“Right, nah, I’m fucking sorry but this queer non-binary queen has something to say. I am absolutely disgusted and dismayed at those I consider my academic inspirations, Lisa Duggan, Jack Halberstam, Judith Butler, and other queer theorists coming out in support of Avital Ronell.” — since-deleted tweet from a grad student, August 20, 2018
In The New Inquiry, K’eguro Macharia (outside the US academy, but former faculty?) cites the letter, Butler, Duggan, and Halberstam. He notices the silences.
5 faculty sources; 0 grad students
There’s back-and-forth in my hallway. Is it worth talking with our faculty about this all? Sending one of us alone? Would they even have that conversation with us at all?
Alums reach out to see if they can help us. Help — because they realize that this matters to and affects current students.
I have critiqued the stars
that were in the academy
and which you were probably idolising for decades
they were untouchable
so protected and so wrong
— since-deleted tweet from a grad student
In The New Republic, Josephine Livingstone (alt-ac) cites the letter, Duggan, Halberstam, Kraus, the anonymous Facebook post by a former student of Ronell’s, and Andrea Long Chu (NYU grad student).
4 faculty sources; 1 unclear; 1 alt-ac; 1 grad student
In a blog post, Natalia Cecire (faculty) cites the letter, Butler, Duggan, Halberstam, Macharia, Sara Ahmed (faculty), Lee Edelman (faculty), Emma Heaney (faculty), Marisol LeBrón (faculty), Annie McClanahan (faculty), C. J. Pascoe (faculty), Juana María Rodríguez (faculty), Keeanga-Yamahtta Taylor (faculty), her own experience with undergrads, and Chu.
14 faculty sources; 1 grad student
In The Cut, Amanda Arnold cites Butler, Duggan, Halberstam, Kraus, Robin, JK (faculty), Livingstone, Chu, and — finally, more than one! — Aylon Cohen (grad student) and Séan Richardson (grad student).
6 faculty sources; 1 alt-ac; 3 grad students
I’m allowed by various grads to share reactions and private conversations, but only anonymously. We’re worried about retaliation. I’m leaving my own responses out there — elsewhere — anyways.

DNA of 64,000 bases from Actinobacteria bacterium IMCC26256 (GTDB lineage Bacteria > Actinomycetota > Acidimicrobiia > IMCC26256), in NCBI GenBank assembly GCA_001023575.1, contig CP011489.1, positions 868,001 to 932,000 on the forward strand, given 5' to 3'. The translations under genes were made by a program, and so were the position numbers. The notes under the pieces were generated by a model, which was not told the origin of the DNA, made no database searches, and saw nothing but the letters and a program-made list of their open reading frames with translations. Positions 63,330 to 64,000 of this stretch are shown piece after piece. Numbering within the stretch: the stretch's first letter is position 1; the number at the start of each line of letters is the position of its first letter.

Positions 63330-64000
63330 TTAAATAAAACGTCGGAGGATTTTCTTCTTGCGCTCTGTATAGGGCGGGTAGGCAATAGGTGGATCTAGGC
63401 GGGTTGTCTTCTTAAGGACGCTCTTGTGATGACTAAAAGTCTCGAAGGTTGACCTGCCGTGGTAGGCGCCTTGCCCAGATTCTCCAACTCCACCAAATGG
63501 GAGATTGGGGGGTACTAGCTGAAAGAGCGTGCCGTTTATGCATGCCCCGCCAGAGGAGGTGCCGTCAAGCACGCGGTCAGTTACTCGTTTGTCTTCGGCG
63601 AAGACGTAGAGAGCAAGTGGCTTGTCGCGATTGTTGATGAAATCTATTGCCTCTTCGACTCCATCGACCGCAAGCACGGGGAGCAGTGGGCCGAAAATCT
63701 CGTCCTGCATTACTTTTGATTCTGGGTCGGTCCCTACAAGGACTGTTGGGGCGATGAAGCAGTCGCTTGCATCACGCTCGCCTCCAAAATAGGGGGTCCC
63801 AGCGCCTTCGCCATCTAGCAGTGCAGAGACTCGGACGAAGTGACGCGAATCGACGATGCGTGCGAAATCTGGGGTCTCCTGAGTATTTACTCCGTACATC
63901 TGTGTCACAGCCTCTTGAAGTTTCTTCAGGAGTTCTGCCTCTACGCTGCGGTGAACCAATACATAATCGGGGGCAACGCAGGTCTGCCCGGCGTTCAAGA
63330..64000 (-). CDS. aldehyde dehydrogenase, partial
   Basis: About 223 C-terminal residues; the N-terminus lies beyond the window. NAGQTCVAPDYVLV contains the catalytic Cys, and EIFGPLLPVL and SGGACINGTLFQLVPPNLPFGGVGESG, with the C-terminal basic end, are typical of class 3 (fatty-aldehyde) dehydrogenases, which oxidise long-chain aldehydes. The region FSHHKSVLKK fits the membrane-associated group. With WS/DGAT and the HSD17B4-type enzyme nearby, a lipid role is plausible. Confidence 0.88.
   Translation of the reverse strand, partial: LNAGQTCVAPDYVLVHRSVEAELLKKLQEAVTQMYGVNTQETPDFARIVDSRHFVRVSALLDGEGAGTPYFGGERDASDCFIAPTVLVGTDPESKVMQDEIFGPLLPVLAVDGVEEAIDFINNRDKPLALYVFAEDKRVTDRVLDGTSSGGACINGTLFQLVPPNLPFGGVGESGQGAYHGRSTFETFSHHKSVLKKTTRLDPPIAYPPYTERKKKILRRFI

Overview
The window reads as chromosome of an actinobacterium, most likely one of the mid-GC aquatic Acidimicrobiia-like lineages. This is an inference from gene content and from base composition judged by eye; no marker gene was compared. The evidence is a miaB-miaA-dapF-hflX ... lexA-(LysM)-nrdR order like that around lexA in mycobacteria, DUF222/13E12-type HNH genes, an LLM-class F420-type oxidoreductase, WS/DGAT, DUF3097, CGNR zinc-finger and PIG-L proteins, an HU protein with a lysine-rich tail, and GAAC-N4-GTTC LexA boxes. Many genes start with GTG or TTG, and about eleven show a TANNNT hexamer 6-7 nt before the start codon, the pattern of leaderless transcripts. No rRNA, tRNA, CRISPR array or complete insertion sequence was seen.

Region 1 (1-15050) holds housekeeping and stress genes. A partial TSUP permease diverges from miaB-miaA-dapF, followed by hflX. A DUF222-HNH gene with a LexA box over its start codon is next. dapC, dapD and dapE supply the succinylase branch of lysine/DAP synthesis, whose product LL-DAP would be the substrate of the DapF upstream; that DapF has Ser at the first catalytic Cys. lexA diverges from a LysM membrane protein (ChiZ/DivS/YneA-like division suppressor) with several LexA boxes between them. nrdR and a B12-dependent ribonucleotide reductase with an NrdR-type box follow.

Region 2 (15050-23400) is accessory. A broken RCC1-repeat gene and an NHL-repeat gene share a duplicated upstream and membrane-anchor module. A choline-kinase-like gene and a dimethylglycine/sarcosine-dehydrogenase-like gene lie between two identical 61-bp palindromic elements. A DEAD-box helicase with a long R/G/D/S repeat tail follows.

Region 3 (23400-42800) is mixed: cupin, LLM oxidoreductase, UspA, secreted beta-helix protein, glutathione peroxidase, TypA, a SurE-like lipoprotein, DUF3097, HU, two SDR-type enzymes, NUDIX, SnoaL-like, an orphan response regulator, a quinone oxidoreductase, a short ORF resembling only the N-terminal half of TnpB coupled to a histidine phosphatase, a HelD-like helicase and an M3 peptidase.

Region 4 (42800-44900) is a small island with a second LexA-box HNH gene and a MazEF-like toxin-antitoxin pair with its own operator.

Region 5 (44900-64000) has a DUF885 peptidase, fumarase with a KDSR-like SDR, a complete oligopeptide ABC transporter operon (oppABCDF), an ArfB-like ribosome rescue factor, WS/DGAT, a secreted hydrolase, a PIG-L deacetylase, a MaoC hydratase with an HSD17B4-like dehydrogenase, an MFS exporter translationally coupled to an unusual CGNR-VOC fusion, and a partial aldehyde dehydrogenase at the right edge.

At punctum books, Dr. Vincent W.J. van Gerven Oei (alt-ac?) gives an account of having been Ronell’s graduate student.
0 grad students
On her own blog, Melonie Fullick (grad student) cites Ahmed, Butler, Wiener, Joshua Clover (faculty), JK (faculty), Robinson, and Chelsie May (grad student). Fullick’s piece is shared less widely.
5 faculty sources; 1 alt-ac; 2 grad students
In The Guardian, Laura Kipnis (faculty) covers the case.
1 faculty source; 0 grad students
In The New Yorker, Masha Gessen cites the letter, Butler, Duggan, Kraus, Leiter, Robin, Žižek, Jeremy Fernando (faculty), the anonymous Facebook post by a former student, and Chu.
8 faculty sources; 1 unclear; 1 grad student
Plenty of ink. Many cite no grad students at all apart from the complainant — who is no longer a grad student. Outside of those, if we omit the two parties in the case, then at best people are citing two faculty for every one grad student. Elsewhere, it’s fourteen to one.
In total, the grad student sources are the collective signers of the ignored petition, Andrea Long Chu, unrelated religious studies student Dillon Sampson, Aylon Cohen, Séan Richardson, and two students inserted by Melonie Fullick into the conversation — herself and Chelsie May. Chu appears in four different pieces, wedged into the role of Speaker for All Upset Grads. Scapegoat for All Unruly Grads. Meanwhile, Elisa Santucci and William Cheung’s individual names never appear at all.
I count approximately forty different faculty.
We know our situation and why it is so hard for us to speak on this. But we have voices. On all sides of this we’re feeling angry, upset, scared, betrayed, exchanged, sick, erased, shut out, and hyperaware of the divisions emerging. We have whispered conversations in hallways, all-caps outbursts in private messages, texts back and forth full of concern and affection, counsel for one another on not engaging with the prominent scholars.
Or less prominent.
Or even any faculty.
We use Twitter in no small part because when we ignore that counsel, it lets us actually interact with those whose words are given priority, unlike the closed decorum of Facebook. We’re writing around the edges, reading your words, arguing in the quote-tweets, glossing the margins. Are you aware you’re speaking to us? Aware that we’re listening /in? Aware that we see ourselves at the bottom of this all?
What questions do you have for us?
*The numbers are going to be imperfect. I have a dissertation to write.
**Anonymous screenshots shared with the permission